Summer Job

— Joshua Bennett

For all we knew, there was no such thing as wealth
management internships sponsored by a father’s Harvard
roommate, or else some Fifth Avenue gig running
iced coffee for fashionistas an hour’s ride away
from where we stood, the darkest thing for miles,

trash collection claws extending from our sleeves
like some late 80’s cyborg fantasy. We were bored
out of our brains, unlettered, though sharp enough
to know our place in the grander proletarian scheme:
a pair of scholarship kids paid to maintain campus

while our peers tried their hands at college physics,
American industry, psychedelics, and road trips
to the mid-west with friends, all while Devin and I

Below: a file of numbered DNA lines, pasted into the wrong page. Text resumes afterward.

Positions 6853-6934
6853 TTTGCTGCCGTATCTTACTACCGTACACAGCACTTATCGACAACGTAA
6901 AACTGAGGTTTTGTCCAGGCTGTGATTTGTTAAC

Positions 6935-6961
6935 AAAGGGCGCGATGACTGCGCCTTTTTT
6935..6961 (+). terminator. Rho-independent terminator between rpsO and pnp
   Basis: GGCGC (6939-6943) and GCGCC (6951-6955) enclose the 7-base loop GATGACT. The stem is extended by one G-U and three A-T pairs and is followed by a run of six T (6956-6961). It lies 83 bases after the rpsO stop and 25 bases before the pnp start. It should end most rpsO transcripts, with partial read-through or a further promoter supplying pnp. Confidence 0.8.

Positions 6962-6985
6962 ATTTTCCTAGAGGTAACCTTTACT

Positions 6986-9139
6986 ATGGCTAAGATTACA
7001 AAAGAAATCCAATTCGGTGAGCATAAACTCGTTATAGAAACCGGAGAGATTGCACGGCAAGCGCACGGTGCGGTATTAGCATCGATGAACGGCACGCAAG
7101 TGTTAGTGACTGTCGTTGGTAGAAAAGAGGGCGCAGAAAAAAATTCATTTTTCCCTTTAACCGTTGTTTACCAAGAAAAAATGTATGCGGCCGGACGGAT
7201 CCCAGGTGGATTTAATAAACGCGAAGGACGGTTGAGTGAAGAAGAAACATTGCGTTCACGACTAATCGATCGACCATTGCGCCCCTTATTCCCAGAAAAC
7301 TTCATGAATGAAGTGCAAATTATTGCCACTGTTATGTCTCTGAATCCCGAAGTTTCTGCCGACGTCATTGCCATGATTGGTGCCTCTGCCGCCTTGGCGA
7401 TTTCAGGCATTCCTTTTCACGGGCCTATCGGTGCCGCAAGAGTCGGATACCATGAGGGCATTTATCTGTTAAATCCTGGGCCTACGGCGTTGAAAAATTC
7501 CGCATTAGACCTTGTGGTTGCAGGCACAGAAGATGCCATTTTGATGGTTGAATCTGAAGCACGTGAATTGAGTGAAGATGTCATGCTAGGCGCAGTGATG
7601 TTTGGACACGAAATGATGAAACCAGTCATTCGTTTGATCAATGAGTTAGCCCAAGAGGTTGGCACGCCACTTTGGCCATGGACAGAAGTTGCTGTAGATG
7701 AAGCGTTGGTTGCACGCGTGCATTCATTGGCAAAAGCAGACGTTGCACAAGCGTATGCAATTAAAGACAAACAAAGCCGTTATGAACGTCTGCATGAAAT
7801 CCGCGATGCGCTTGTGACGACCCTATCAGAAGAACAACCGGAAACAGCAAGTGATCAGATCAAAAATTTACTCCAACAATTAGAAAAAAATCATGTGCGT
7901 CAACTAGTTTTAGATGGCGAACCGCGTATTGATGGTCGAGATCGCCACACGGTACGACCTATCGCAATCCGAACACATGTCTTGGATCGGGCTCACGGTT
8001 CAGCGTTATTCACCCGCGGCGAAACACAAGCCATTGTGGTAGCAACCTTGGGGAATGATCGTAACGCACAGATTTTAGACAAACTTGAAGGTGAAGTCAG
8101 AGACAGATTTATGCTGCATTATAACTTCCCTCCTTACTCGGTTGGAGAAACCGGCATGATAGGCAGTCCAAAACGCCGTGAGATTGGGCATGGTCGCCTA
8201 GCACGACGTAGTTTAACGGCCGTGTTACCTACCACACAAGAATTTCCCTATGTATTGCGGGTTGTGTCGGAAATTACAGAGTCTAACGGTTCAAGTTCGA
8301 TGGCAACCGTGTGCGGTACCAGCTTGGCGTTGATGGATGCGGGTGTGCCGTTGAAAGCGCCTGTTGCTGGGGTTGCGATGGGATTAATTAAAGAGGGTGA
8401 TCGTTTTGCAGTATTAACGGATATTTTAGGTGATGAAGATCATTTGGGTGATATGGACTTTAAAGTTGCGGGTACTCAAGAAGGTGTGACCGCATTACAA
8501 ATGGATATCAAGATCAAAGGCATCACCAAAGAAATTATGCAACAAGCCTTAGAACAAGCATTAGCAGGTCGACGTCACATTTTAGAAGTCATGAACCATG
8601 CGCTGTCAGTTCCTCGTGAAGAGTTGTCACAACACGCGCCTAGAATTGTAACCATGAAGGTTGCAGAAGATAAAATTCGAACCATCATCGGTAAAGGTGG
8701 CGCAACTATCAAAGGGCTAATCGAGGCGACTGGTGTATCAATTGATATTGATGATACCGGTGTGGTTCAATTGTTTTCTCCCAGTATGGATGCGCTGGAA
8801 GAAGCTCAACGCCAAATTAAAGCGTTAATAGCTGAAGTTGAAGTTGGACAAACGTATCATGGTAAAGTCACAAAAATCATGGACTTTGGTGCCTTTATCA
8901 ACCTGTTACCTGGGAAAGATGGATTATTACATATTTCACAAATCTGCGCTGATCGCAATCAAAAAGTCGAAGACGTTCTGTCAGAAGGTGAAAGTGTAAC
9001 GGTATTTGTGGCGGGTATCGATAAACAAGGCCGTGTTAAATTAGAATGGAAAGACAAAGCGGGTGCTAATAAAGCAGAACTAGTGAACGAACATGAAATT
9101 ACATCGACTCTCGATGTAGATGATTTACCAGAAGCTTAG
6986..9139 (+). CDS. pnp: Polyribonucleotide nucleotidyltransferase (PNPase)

stood in our standard-issue jumpsuits, adding, without
irony, another coat of white paint to the cafeteria walls.

There were no small metal gods in our pockets then;
no machines to thread us into the invisible world, and so
we passed entire mornings listening to the ceremonies
of birds we couldn’t name as we traversed the sides
of the highway, each step perfecting our soon-to-be

flawless technique, dodging carrion, dividing paper waste
from condoms and bottles of Coors, just the way Jay taught
us our first day on-call. I spent most breaks in the rift
between observation and dreams, pulling music from the filthy
tales each older man on the maintenance crew cast like a cure

into the mind of the other. Folklore filling the desolate
lecture halls where we took lunch, laughing as we traded
one tradition for another. No future worth claiming apart
from that broken boiler in the next building, blackbirds
trapped in the gutter-way, getting pipes fixed before fall.


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